The poles were cut from bamboo that had been painted black. Because I wanted this to be travel-friendly, the pieces are collapsible and hold together by way of small dowel rods glued into the ends.
The poles for the sashimono form an upside-down L. To make it fit into the stand, the leather sheath can be removed from the bottom of that pole, which fits into a third pole to give it a little more height.
Leathercraft: For this, I cut a rectangle out of scrap black leather, bored holes with the awl, and stitched it into a tube with white thread in a basic saddle stitch. I decided to leave the stitches on both sides rather than having just one stitch in a cylinder in the hope that it would help the pole stay in place on Saburo’s back. An additional leather piece was added to give it extra support.
Sewing: Coupons for JoAnn’s helped me afford the silk and still stay within the budget for the entire project. After pre-washing and ironing, the black silk was cut and stitched into a 17″ x 17″ square for the sashimono flag. The nobori, which needed to be more rectangular, was cut from the remaining fabric. The white was folded and stitched into one long tube, which I then cut and stitched into individual loops.
I also used some scrap canvas material to make a bag for the sashimono. The bag has a shoulder strap and is shaped to hold the collapsed poles, the flag rolled up around one of them, and the kumihimo. It’s less pretty, but I was going for functionality foremost here. The base has its own bag because putting it in the same container as the rest would have changed the shape and made it less capable to fit into tiny crevices of a car trunk.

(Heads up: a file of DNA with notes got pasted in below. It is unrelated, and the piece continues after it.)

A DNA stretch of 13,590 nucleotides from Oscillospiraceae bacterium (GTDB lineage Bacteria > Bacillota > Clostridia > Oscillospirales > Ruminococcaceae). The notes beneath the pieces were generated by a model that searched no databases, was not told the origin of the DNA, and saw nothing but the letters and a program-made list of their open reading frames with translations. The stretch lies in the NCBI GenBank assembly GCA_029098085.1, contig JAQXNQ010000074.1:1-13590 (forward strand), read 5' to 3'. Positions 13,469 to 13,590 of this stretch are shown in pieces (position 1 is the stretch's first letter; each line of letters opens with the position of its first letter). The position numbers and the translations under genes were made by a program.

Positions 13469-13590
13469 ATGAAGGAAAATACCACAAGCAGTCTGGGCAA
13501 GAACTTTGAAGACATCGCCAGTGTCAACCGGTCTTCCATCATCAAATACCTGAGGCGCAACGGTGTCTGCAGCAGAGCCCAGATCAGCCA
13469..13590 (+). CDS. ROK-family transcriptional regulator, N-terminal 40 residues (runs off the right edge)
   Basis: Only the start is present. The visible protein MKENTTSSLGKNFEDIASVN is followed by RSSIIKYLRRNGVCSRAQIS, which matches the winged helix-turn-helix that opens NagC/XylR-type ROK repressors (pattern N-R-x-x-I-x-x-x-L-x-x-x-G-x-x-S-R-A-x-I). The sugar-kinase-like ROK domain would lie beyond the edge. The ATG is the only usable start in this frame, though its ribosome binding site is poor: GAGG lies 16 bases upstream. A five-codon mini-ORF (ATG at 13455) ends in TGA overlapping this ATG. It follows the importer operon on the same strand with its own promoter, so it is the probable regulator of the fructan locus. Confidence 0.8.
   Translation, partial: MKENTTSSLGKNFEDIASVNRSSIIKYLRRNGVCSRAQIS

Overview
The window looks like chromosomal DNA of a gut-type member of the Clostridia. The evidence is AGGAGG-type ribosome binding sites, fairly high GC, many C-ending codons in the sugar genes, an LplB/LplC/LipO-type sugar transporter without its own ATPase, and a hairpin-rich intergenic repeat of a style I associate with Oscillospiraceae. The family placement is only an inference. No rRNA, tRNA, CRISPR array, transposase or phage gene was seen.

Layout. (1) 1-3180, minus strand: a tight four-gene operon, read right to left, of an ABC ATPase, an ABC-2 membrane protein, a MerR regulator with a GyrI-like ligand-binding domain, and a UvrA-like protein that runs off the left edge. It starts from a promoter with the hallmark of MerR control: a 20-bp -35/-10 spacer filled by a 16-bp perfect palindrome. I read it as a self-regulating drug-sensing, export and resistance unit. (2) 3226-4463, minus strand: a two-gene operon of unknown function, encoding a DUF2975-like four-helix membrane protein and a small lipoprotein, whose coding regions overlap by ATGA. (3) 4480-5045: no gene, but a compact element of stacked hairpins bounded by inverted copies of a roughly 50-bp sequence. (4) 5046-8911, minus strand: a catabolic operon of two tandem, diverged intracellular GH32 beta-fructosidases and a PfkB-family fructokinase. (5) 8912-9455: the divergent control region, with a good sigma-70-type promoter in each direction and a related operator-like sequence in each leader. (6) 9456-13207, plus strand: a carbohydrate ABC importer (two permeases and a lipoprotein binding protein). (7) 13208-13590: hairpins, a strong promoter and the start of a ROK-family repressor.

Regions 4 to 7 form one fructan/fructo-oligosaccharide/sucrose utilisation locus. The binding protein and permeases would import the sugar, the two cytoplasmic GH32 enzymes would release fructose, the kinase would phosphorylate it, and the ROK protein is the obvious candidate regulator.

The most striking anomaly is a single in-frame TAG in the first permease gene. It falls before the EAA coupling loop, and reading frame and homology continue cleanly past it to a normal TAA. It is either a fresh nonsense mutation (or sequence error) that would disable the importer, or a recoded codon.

Additionally, once I painted the flags (below) I realized I needed something to keep the paint from rubbing off during storage and transportation, so I created three rectangles of fabric to sandwich around the flags when they are rolled up and put away. They could probably double as napkins in a pinch.
Flag Painting: This took some practice before painting the real thing. I found some online images of Japanese doves on woodblock prints for inspiration, and practiced drawing them facing each other on scrap paper. Then I drew them onto the flag in pencil. Graphite on black silk isn’t terribly easy to see, but it was enough to give me something I could trace with the paintbrush.
For two different flags double-sided, I ended up painting eight doves. Now that’s practice!
The images of the two hato (doves) facing each other is a badge that the recipient had submitted for registration. I’m crossing my fingers that it’s approved so he can go on to use this flag — but even if he ends up changing the image, I’m hoping that he can use this flag as a pattern and just switch out a new square of fabric with the rest of the sashimono accessories.
Since I’ve completed this project, silk dying has become a lot more common in the SCA. We’ve started making some silk banners in our local group — it would have been interesting to see how these flags could have turned out if I’d known how to dye the design rather than rely on fabric paints.
Bardic Geekery: I planned to create assembly instructions because it seemed necessary with so many separate pieces. Because I am also apparently insane, it only seemed appropriate to draw assembly images with cute little manga-style chibi versions of the recipient modeling the sashimono and accompany them with broken-English instructions written as sonnets. How else would a late-16th-century writer translate technical instructions into English? And, yes, apparently I’m enough of a Shakespeare geek that I took that question seriously.